.....Advertisement.....
.....Advertisement.....

Today's Features

  • Pig and Fig’s owner, Chef Laura Crucet Hamilton, has hosted over 60 wine dinners over the past few years. Every one of them has sold out in less than two hours.
    Luckily, there are four more scheduled in the next two months. But diners have to be on the email list to get a table.
    The dinners often feature California, Washington or Oregon wineries specializing in Rhone varietals. “It’s just a very food friendly style of wine,” said Crucet Hamilton.
    Although she has no formal wine training she graduated from Le Cordon Bleu, and while she was living in Paris, her love of wine took off.
    But the story of her wine dinners doesn’t start in Paris. It starts in White Rock, where she got together with sort of an underground group of hard core wine nerds, and big time wine collectors.
    This group, which includes Tom Hill and Glenn Magelssen, has been getting together for years just to taste wines and see what they go well with. “From there the idea for these wine dinners started,” said Crucet Hamilton. “They’ve just taken off, and now I’ve got all these people advising me and helping me and supporting me.”

  • If you are reading this on Wednesday, there are 73 days until spring break!
    That message wasn’t meant to cause you woe, but as a special, “top of mind,” statement. I want send a message to everyone with a tip of the hat to the Class of 2017, the parents of the Class of 2017 and to the parents of current sixth-graders.
    As each day seems to trudge by over the next few months, I want to get in an early reminder to enjoy this time.
    All too soon, the time will come when it is the last of everything, so for a semi halfway reminder, enjoy it while it lasts.
    Parents of seniors, especially if this is your first graduate, the next five months are about to move at a warp speed. It is easy not to see it due to deadlines, upcoming this and that, but it will all fly by too quickly.
    I feel the same way for parents of sixth-graders and want you to relish the next few months, too. Yes, even though middle school is great with wonderful, new things on the horizon, you will miss these elementary moments more than you can imagine one day.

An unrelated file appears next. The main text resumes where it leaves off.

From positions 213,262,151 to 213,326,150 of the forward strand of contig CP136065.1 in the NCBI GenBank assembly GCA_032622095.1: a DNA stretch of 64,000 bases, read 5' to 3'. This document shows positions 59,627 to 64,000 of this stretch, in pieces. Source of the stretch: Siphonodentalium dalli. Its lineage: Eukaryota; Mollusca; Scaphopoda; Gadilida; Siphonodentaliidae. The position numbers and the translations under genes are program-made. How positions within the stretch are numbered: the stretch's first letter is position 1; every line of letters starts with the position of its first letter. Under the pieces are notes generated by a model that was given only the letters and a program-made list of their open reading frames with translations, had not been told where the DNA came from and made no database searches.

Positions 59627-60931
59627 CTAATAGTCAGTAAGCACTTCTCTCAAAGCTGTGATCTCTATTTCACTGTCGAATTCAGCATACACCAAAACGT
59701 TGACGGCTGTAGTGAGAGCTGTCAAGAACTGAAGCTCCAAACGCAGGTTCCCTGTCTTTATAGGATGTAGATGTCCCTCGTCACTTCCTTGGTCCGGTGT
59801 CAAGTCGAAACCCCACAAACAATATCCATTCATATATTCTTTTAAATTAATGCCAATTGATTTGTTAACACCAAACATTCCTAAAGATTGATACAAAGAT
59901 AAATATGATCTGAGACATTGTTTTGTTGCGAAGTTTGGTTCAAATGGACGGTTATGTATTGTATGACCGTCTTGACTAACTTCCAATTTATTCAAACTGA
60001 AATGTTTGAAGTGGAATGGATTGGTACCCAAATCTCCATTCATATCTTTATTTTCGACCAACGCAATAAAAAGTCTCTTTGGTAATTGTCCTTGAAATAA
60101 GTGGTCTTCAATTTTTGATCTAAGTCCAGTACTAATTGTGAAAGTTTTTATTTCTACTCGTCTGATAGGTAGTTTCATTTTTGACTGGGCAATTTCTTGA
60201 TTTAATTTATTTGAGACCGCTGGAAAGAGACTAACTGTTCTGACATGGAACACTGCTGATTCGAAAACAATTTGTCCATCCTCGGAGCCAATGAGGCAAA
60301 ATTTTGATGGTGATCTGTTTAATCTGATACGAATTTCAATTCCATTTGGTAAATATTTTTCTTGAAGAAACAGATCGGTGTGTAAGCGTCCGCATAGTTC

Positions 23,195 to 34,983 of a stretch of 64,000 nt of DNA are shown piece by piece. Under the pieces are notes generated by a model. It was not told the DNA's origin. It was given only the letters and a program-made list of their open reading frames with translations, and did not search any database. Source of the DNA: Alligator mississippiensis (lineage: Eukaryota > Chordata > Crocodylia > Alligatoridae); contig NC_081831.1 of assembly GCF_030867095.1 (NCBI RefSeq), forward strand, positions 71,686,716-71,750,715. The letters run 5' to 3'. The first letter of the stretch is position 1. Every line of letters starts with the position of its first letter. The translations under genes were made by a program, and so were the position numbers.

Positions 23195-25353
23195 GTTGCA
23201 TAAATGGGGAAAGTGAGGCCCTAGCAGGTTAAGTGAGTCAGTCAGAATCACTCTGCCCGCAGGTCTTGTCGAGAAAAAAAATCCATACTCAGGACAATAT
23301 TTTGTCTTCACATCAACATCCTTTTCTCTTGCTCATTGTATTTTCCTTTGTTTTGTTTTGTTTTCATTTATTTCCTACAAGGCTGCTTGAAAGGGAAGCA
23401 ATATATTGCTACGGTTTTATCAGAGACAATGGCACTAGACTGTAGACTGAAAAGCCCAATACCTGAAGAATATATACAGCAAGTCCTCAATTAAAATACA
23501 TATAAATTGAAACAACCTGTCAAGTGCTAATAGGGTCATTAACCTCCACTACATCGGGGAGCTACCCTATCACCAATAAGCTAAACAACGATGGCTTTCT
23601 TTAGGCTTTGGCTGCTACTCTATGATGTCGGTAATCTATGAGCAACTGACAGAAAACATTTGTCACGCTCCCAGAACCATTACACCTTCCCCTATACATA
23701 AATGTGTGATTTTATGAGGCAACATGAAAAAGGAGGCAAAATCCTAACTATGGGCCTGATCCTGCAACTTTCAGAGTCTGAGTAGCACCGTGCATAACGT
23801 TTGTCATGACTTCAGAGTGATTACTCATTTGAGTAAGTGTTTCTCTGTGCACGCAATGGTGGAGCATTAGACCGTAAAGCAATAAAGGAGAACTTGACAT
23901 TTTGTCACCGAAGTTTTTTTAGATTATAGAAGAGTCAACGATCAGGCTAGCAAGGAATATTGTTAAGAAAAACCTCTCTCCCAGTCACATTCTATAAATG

Who can believe 2016 is gone and we have a whole new year ahead.
    This is the year when we all need to engage in kindness, compassion and putting others first.

  • The University of New Mexico Acting President Chaouki Abdallah will visit UNM-Los Alamos for an evening of events at 5:15 p.m. Monday.
    The community is invited to meet with Abdallah and other UNM individuals representing Anderson School of Management and the School of Engineering.
    At 5:30 p.m., Abdallah will share a few remarks about UNM, the role of UNM-LA and the importance of the local mil levy election.
    State Rep. Stephanie Garcia Richard, UNM-LA Board Chair Steve Boerigter, and others will also share brief remarks.
    After the event, the newly renovated EMS classrooms will be open and available for tours until 7:30 p.m.

  • Dr. Galen Gisler will reveal the stories behind star colors at 7 p.m. , Jan. 13, Nature Center planetarium. On Jan. 14 and 15, Mysteries of the Unseen World, a film that uncovers what is normally too fast, too slow, too small, or outside the visible spectrum, will play in planetarium at 2 p.m.
    The Nature Center will be open regular hours this month: 10 a.m. to 4 p.m. on Monday, Tuesday, Wednesday, Friday and Saturday as well as 1 p.m. to 4 p.m on Sunday, and closed Thursdays.

  • Dec. 10 — A boy. Kai Robert Larsen. Born to Karla Sartor and Brian Larsen.
    Dec. 22 — A boy. Zoddyn Sisson. Born to Thane Sisson.
    Dec. 25 — A boy. Aarik Rey Griego. Born to Stephanie and Daniel Griego.
    Dec. 27 — A boy. Andrew Yian Dai. Born to Yamin Hou and Yaomin Dai.
    Dec. 31 — A girl. Aria Jayme Garcia. Born to Amanda and Ruben Garcia.
    Dec. 31 — A boy. Ashton Chanin Lovato. Born to RatchaniDa “Nam” and Joseph Lovato.

  • The Natural Resources Conservation Service, in cooperation with the New Mexico Natural Resources Department, Forestry Division, is offering applications for low-cost tree seedlings sales.